Here TV is the new Logo Channel for LGBTQ+ audiences. And one of the darling directors/producers/writers for the channel is Emmy nominated Billy Clift (The Advocate Celebrates 50 Years: A Long Road to Freedom). His new short film, No Time for Goodbyes will be streamed throughout June. It may only be 22 minutes, but this gay prison love story set during the horrors of the Holocaust packs an emotional punch as well as a couple of disturbing facts about what actually happened to Gay concentration camp prisoners upon their release.
For instance, after Jews and other political prisoners were rescued by the Allied Forces, both the East and West German governments upheld the country’s anti-gay laws and many of those gay men went straight from the concentration camps into prison, some incarcerated up until the 1970s.
Even though Clift’s fictional story is centered on historical situations, his lead actor, David Lenga, who plays Otto, is so convincing as the 90 year-old narrator you may think you’re watching a documentary. Otto’s fellow gay prisoners and the Gestapo were not only his tormentors, they were also his lovers.
Clift’s other short film is a documentary that’s been nominated for an Emmy this year. His episode from Here TV’s original series HERE Os focuses on attorney Gloria Allred’s legendary legal career. Most people identify Allred as a women’s rights champion, but Clift’s ten-minute exposé highlights the beginning of Allred’s career when she took on LGBTQ discrimination cases and won some landmark decisions here in Los Angeles. It’s a must see for LGBTQ+ activists.
This is the third and last season of my favorite series, POSE and if you missed those fierce final episodes in May, be sure to catch the series’ swan song’s season when it streams on Netflix. This season opens up with one of the dancers dying from AIDS. Though it’s been revealed that Blanca and Pray Tell are both HIV, will it be one of them that take their final strut down the catwalk? Instead of bringing the competing House performers together over their beloved’s demise, sadly it actually divides them. There are some shady divas on that dance floor.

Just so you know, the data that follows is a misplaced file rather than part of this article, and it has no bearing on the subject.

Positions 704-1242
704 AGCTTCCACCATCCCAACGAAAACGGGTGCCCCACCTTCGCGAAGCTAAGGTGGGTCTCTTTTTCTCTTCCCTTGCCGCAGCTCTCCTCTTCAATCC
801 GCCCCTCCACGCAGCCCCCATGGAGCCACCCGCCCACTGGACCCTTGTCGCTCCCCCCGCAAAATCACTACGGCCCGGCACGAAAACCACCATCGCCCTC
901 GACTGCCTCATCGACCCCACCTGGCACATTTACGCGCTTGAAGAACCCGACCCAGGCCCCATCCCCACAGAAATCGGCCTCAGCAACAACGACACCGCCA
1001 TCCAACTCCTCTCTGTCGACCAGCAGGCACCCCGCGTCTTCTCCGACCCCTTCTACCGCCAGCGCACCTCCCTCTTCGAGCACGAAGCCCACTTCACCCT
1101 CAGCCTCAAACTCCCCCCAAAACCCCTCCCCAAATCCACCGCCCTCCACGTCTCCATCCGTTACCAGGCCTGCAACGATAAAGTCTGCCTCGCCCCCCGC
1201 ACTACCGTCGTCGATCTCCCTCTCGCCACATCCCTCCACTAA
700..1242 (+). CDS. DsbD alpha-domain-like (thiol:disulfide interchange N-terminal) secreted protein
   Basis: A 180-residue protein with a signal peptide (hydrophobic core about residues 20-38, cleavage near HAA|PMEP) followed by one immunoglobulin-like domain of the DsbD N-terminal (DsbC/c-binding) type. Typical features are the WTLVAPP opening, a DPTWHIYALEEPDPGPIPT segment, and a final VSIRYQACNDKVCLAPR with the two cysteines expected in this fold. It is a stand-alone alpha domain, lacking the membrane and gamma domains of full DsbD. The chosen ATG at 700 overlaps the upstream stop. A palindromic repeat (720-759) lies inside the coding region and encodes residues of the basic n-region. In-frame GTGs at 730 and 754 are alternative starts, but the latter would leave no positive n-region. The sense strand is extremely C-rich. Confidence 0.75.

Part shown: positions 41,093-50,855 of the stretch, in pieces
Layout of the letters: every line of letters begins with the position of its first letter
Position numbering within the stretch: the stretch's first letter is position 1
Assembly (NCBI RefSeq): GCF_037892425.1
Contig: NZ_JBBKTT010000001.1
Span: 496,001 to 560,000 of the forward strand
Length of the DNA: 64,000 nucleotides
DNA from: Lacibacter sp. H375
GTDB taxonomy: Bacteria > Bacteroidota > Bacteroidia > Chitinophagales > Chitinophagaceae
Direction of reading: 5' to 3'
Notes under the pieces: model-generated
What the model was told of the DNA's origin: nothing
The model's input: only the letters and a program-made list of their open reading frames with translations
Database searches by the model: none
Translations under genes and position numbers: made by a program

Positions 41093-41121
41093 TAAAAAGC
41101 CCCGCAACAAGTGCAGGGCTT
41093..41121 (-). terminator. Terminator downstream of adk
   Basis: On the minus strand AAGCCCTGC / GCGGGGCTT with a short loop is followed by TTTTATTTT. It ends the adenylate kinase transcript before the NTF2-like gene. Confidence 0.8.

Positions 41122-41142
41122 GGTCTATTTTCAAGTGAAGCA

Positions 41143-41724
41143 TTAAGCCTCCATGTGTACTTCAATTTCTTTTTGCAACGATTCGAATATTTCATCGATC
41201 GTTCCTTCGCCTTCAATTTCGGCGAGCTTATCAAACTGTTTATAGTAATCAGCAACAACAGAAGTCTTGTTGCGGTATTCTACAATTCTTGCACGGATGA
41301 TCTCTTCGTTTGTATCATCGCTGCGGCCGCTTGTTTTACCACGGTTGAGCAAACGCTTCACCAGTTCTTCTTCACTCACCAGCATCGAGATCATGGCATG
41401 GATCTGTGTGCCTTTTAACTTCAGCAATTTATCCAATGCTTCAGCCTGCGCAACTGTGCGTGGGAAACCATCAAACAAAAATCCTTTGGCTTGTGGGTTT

Streaming on NETFLIX
Netflix has brought back a cache of classics for this year’s Pride, including Brokeback Mountain, A Single Man, and Milk, the Oscar winning biography on Harvey Milk. They’re all great movies to view more than once. Other exceptional feature films include, a remake of The Boys in the Band, with Zachary Quinto, and The Danish Girl.
Documentaries worth catching are Transformers, Circus of Books, and I Am Divine. Indulgent binge watching series include seasons one and two of Pose, and Schitt’s Creek. Dan Levy is brilliantly funny as the uptight riches-to-rags drama queen, but Catherine O’Hara as Moira is hilariously demented as the has-been movie queen, who lives in her own down and out motel, a Norma Desmond for the 2020s.
So if you’re not quite ready to remove your mask and join in at the Pride festivities in the bars and parades this year, you can still soak in some digital Pride via the Lavendernet.